But in the standard configuration there is one background process that causes trouble: tracker-miner-fsThe GNOME tracker¹ is known to be a resource hog, using huge amounts of RAM and CPU cycles at the most inconvenient times.
On some distributions a GUI program called tracker-preferences can be installed to avoid using the terminal, although it has been deprecated a long time ago.
Disabling the tracker is via the command line is easy and can be done in several ways.
Hiding the GNOME tracker autostart filesSource: https://gist.
com/Prezto/75d612cebc9300f83bc74830df3a6410Masking the corresponding systemd service files$ systemctl –user mask tracker-extract$ systemctl –user mask tracker-miner-fs$ systemctl –user mask tracker-storeNote: Masking the service files kills the tracker entirely so that the general status and that of the tracker daemon cannot be retrieved via the terminal anymore.
Disabling GNOME trackers with gsettingsThis is part of the bash script from above but several users reported that changing these settings alone was enough to make the GNOME tracker behave.
$ gsettings set org.
Files crawling-interval -2$ gsettings set org.
Files enable-monitors falseAlternatively, the dconf Editor can be used as a GUI tool for this taskSome users have removed the package entirely without any major breakages.
I opted for the safer route and just disabled the tracker.
For good measure, I added an autostart command: tracker daemon -kWhenever I get logged in and the tracker somehow manages to come back, it will be killed.
Via the “Budgie Desktop Settings” app I added the above commands to the list of automatically started apps and commandsThe tracker is still active if you keep the systemd service files unmasked!.But it doesn’t do anything anymore.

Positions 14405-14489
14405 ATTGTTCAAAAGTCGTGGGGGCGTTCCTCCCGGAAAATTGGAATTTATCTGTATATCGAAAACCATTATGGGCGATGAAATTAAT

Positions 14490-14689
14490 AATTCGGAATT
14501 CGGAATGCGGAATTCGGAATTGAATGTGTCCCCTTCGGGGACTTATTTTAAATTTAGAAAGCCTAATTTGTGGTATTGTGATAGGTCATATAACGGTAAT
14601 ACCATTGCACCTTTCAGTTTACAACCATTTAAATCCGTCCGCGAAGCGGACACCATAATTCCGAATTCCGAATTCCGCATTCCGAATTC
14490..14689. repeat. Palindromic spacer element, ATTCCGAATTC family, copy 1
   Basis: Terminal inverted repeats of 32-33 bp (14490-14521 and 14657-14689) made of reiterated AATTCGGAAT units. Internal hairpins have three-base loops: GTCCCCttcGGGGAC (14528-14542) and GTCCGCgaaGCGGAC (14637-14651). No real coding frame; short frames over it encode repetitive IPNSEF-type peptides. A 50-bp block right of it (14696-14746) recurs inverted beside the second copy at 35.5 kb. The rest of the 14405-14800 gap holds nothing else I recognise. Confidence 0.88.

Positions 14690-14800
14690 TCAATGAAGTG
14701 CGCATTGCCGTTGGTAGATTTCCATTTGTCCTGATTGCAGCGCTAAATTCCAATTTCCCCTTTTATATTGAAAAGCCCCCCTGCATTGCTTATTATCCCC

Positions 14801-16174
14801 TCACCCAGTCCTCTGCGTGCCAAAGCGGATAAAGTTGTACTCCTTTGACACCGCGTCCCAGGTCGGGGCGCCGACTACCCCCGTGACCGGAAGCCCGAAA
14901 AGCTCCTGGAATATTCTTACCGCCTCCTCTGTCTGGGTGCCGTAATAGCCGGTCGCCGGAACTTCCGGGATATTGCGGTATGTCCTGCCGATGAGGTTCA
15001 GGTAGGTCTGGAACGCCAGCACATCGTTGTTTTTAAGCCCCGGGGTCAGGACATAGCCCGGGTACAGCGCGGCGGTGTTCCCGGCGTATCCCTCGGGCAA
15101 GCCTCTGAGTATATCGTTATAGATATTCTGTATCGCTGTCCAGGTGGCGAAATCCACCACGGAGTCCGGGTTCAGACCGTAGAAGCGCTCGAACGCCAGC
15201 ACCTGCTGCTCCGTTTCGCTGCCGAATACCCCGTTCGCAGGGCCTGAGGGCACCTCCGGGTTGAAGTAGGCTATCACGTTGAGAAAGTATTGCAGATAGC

(Theoretically) Unsafe Kernel OptimizationsSecurity experts have spurred a panic but so far I’m not impressed.
Linus Torvalds didn’t seem impressed either.
I want a fast operating system and I’m aware of the risks of using a computer connected to the internet.
Fortunately, disabling the Kernel mitigations against Spectre, Meltdown and other (theoretical) threats is easy.
All you have to do is create or edit /etc/kernel/cmdlineI added the following to mine:nopti kpti=off nopcid noibrs noibpb nospectre_v2 nospec_store_bypass_disableAnd then I typed this into the terminal to update the boot records²:sudo clr-boot-manager updateAfter a reboot I enjoyed a (theoretically) unsafe Solus experience with all the computing power that I paid for when I bought my Intel processor.
Here is a nice list of all possible vulnerabilities and corresponding mitigations: https://wiki.
com/SecurityTeam/KnowledgeBase/SpectreAndMeltdown/MitigationControlsYou can check which mitigations are enabled or available on your system with the following command:grep .
/sys/devices/system/cpu/vulnerabilities/*Call me crazy but it feels great to have back the old performance from before the Spectre spectacleReferences¹ https://wiki.